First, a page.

Author(s): A.B. Pearlman, W.A. Majid, T.A. Prince, J. Kocz, Division of Physics, Mathematics, and Astronomy, California Institute of Technology, Pasadena, California, UNITED STATES|W.A. Majid, T.A. Prince, Jet Propulsion Laboratory, California Institute of Technology, Pasadena, California, UNITED STATES|S. Horiuchi, CSIRO Astronomy and Space Science, Canberra Deep Space Communications Complex, Tuggeranong, Australian Capital Territory, AUSTRALIA|
Institution(s): 1. Division of Physics, Mathematics, and Astronomy, California Institute of Technology, Pasadena, CA, United States. 2. Jet Propulsion Laboratory, California Institute of Technology, Pasadena, CA, United States. 3. CSIRO Astronomy and Space Science, Canberra Deep Space Communications Complex, Tuggeranong, ACT, Australia.
Contributing team(s): (none)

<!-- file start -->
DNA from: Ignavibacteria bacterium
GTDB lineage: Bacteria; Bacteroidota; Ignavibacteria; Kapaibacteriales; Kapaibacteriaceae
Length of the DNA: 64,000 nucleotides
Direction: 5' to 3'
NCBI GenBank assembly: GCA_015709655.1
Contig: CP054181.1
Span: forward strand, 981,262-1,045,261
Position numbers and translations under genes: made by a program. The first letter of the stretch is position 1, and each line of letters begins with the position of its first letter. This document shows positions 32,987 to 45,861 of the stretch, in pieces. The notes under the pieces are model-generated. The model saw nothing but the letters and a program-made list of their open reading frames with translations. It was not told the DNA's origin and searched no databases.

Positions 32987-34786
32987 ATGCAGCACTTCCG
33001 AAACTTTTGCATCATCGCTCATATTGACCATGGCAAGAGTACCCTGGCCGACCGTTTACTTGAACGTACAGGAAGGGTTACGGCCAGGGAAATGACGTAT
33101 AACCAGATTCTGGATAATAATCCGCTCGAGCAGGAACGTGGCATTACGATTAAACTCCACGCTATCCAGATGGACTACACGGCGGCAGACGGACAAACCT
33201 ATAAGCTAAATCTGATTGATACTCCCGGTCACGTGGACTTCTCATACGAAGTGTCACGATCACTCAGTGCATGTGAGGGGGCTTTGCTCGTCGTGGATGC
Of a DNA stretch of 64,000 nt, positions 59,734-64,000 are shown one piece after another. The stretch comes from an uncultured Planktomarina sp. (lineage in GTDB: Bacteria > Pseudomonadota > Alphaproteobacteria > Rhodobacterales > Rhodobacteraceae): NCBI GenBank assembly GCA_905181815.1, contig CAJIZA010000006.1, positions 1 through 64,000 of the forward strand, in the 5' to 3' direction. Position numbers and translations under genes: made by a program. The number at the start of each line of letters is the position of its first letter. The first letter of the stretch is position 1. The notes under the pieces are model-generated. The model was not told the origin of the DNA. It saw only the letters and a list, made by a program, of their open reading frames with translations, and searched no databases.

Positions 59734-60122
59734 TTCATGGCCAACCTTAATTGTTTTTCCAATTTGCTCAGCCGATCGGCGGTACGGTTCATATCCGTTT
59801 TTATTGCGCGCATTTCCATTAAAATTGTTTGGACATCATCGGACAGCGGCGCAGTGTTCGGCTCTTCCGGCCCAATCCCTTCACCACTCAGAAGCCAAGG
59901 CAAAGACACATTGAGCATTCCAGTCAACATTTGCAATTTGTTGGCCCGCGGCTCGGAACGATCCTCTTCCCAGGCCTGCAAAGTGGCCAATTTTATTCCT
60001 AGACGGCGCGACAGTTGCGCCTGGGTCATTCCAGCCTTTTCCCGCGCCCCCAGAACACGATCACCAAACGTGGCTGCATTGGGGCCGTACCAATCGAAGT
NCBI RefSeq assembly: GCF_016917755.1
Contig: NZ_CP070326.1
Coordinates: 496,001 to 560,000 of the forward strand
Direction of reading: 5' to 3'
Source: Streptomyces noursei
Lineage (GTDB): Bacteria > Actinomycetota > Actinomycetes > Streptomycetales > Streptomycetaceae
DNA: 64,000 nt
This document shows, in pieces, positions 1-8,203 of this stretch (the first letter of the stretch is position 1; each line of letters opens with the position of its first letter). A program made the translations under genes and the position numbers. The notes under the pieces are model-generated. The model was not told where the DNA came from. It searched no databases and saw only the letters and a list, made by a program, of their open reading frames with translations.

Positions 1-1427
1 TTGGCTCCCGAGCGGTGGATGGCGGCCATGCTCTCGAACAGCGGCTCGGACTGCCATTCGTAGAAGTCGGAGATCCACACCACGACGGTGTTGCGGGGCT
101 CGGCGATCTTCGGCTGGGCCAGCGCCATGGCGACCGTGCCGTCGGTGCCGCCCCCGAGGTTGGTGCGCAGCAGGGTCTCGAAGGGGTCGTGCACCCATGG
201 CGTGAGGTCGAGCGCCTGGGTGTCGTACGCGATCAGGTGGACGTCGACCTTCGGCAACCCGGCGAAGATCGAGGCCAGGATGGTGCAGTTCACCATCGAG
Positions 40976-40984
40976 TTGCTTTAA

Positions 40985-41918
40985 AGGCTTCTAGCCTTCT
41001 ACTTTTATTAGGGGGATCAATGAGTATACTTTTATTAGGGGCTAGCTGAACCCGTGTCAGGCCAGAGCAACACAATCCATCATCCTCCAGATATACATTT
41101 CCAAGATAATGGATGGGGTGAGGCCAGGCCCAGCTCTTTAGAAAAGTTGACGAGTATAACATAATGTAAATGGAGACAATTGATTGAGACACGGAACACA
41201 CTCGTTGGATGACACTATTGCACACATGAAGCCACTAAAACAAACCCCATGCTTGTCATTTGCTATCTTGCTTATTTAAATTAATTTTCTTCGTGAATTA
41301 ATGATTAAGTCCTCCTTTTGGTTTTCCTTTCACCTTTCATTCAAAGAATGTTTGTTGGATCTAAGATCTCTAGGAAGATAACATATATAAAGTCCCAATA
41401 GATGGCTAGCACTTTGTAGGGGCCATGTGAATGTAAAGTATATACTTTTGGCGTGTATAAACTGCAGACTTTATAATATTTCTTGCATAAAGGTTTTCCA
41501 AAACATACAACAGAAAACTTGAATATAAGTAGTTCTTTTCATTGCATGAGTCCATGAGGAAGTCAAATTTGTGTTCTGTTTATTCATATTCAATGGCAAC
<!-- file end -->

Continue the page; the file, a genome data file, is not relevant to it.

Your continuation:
The Galactic Center magnetar, PSR J1745-2900, lies at a projected distance of ~0.1 pc from Sgr A* and serves as an excellent probe of the magneto-ionic environment near the Galaxy's central black hole. We present results from simultaneous radio observations of the magnetar at 2.3 and 8.4 GHz with the NASA Deep Space Network 70 m antenna, DSS-43, in Tidbinbilla, Australia. We characterize the magnetar's pulse profile shape, flux density, radio spectrum, and single pulse behavior over a ~1 year period between MJDs 57233 and 57621. When the 8.4 GHz profile is single-peaked, the magnetar exhibits an average spectral index of 〈α〉 = -1.86 ± 0.02 between 2.3 and 8.4 GHz, which is comparable to the mean spectral index of ordinary radio pulsars. The radio spectrum significantly flattens when the pulse profile becomes double-peaked. This behavior is atypical of most radio magnetars, which have relatively flat or inverted radio spectra. From an analysis of single pulses at 8.4 GHz on MJD 57479, we find that giant pulses and pulses with multiple emission components are emitted during a significant number of rotations. The single pulse flux density distribution cannot be described by a log-normal distribution due to these giant pulses. The intrinsic pulse width of the components is typically ~1.8 ms, and the prevailing delay time between successive components is ~7.7 ms. Many of the single pulse emission components display frequency structure over bandwidths of ~100 MHz, which is the first observation of such behavior from a radio magnetar. We measure a characteristic single pulse broadening timescale of τd = 6.9 ± 0.2 ms at 8.4 GHz, which is more than an order of magnitude larger than expected based on previous multi-frequency scattering measurements. We also find that the pulse broadening is extremely variable between emission components and cannot be explained by a static thin scattering screen at distances > ~1 kpc from the magnetar. We will discuss potential intrinsic and extrinsic mechanisms for the magnetar's emission and compare our results to other magnetars, high magnetic field pulsars, and fast radio bursts.